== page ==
The complexity around CAC comes from the fact that each company may carry a different interpretation of what they consider to be: 1) “fully loaded sales and marketing spend” and 2) an acquired customer (hint: they should be regularly paying you!). This variability can cause confusion and is exactly why we don’t put a lot of faith into the metric for many of the companies we evaluate and fund. Here’s why:

  1. Salaries: We often don’t see companies break down salaries by department on their Income Statements, which makes it nearly impossible to calculate CAC and accurately predict how much money companies spend solely on sales and marketing salaries.
  1. Exclusion: Sometimes companies exclude things in their CAC calculation to show that they’re more profitable in their acquisition strategy than they really are. You need to be very careful and make sure you account for all expenses related to sales and marketing. Forgetting to include costs such as website design or support during the implementation and onboarding process will impact your calculation and show much more attractive CAC than it is in reality. 
  1. SMB CAC ≠ Enterprise CAC: A lot of SaaS companies have a mix of SMB and Enterprise customers. With a mixed customer base, showing a blended CAC number for both doesn’t make sense. Normally the upfront costs to acquire an Enterprise customer are much higher than those required to acquire a SMB customer due to the fact that sales cycles are longer, more people are required and different playbooks are utilized. We’re talking potential orders of magnitude of spend difference between SMB and Enterprise CAC, so mixing both customer types together and showing a blended CAC for both is ineffective. They should be shown separately.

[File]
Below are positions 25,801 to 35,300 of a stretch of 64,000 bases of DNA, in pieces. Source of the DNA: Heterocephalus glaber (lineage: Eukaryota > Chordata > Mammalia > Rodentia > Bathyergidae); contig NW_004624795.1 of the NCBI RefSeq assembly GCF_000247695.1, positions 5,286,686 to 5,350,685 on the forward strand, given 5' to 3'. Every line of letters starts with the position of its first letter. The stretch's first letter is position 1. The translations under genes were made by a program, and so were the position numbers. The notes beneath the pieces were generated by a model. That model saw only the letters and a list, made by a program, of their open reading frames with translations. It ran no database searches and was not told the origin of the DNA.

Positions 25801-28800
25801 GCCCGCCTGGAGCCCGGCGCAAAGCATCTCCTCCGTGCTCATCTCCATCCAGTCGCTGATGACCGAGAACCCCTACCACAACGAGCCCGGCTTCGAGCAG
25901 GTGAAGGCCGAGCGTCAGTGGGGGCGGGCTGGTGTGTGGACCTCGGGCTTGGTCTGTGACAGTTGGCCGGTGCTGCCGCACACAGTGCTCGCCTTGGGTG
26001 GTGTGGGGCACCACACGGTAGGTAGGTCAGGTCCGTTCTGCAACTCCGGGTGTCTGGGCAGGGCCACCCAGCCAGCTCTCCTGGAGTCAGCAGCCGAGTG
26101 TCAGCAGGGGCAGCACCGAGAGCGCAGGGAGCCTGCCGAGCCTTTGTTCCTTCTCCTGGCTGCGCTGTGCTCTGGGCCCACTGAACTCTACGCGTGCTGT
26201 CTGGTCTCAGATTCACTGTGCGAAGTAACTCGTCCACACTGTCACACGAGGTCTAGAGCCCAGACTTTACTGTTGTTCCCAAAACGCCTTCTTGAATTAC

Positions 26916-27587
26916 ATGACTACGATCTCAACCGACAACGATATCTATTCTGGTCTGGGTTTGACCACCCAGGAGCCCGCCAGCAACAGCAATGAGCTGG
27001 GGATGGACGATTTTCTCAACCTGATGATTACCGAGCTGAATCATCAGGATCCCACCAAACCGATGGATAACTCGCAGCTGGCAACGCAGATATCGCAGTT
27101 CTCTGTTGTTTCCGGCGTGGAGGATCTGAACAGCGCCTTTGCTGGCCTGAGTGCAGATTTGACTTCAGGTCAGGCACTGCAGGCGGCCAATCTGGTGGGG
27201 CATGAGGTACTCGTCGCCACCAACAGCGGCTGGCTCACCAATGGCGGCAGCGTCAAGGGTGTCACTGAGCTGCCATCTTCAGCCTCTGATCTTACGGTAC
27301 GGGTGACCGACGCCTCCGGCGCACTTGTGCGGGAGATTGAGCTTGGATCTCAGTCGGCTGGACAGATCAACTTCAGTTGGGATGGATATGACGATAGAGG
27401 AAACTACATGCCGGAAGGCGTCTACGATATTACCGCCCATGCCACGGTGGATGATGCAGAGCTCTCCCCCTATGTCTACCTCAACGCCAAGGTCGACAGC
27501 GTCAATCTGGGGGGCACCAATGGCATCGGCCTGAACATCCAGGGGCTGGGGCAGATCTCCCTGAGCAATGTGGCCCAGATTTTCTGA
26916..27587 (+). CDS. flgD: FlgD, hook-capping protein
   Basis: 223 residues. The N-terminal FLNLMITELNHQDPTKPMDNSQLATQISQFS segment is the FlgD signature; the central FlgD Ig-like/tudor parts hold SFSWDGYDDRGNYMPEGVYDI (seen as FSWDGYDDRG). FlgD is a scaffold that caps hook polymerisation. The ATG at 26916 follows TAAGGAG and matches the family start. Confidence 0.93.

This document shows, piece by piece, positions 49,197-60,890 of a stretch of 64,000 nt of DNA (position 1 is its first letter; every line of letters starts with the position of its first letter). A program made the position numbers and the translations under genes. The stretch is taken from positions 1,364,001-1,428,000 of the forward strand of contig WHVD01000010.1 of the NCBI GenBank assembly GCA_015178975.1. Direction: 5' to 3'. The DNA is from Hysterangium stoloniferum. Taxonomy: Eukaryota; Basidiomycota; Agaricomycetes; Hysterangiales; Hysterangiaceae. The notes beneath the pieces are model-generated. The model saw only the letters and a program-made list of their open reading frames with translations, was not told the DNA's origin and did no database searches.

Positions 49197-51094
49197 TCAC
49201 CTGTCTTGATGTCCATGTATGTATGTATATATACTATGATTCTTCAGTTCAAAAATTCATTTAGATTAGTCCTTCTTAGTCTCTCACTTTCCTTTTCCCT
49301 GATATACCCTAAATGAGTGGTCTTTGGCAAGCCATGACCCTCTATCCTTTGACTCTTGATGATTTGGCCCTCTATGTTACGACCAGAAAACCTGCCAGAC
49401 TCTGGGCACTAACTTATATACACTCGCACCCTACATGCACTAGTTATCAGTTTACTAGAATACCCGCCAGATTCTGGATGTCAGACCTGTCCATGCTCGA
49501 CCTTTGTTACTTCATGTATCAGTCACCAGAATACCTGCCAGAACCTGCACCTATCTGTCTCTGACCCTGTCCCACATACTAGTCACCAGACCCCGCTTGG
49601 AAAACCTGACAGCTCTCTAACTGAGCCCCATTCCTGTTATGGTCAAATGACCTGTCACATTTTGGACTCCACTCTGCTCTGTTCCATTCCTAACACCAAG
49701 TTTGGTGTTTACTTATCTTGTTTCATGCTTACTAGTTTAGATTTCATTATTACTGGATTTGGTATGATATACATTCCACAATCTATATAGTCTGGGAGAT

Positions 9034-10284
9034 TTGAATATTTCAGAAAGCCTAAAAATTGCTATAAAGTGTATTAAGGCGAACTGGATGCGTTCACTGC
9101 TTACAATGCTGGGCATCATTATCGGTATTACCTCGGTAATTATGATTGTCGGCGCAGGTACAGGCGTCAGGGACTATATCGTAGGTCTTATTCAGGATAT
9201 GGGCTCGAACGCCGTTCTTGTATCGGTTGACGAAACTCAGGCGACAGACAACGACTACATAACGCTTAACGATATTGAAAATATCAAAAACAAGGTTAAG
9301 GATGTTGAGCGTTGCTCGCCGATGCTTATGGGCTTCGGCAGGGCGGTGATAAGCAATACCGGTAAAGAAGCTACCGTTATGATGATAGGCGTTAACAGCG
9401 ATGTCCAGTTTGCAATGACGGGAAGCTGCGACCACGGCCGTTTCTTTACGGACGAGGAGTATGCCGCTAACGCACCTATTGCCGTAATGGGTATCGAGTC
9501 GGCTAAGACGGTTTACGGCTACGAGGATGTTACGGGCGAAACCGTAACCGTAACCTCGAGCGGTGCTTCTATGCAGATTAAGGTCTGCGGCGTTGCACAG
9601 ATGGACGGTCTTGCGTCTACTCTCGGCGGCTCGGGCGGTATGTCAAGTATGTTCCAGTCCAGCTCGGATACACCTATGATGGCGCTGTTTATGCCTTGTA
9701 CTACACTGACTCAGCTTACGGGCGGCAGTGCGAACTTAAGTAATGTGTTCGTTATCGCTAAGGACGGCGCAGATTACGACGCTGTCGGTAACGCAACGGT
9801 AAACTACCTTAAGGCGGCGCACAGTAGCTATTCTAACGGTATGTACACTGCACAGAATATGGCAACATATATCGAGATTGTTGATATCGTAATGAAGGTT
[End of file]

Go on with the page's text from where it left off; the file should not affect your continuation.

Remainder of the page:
1. Customer Success Costs: There’s an ongoing debate whether customer success costs should be included in CAC, since they’re generally not related to new revenue (and new customers), but are to expansion revenue (and existing customers). However, if the customer success team plays a major role in acquiring new customers, customer success costs should be included in CAC.
  1. It needs LTV: It’s difficult to benchmark what a good CAC for SaaS is in dollars. The number itself doesn’t tell us much since SaaS companies initially spend a significant amount of money to acquire a customer and then focus on retaining that customer for as long as possible. CAC metrics in dollars is almost meaningless unless it’s shown as a ratio and is related to a customer lifetime value (CAC:LTV). We consider the LTV:CAC ratio of 3x to be very strong, meaning if you spend $10,000 to acquire a customer, you should expect them to generate $30,000 in revenue.

When we think of customer acquisition, we don’t only care about how much a company spends to acquire a customer, but also how much that customer will be worth and whether they’re over or under spending and can scale effectively. 

To wrap up, once you decide on your methodology for calculating CAC, stick to it. Your math may not be perfect in everyone’s eyes, but if you (and a potential capital partner) can be confident in using it as a source of truth, that’s what matters (assuming you’ve done good math!). Your measurement is not going to do you much, if any, good if you are continuously moving the goalposts.

In our next piece, we’ll be stepping into SaaS Churn calculations, teeing off a piece from SaaS guru, David Cummings.

If you care to chat about this or anything else SaaS ops/financing related, we’re always happy to see if we can help.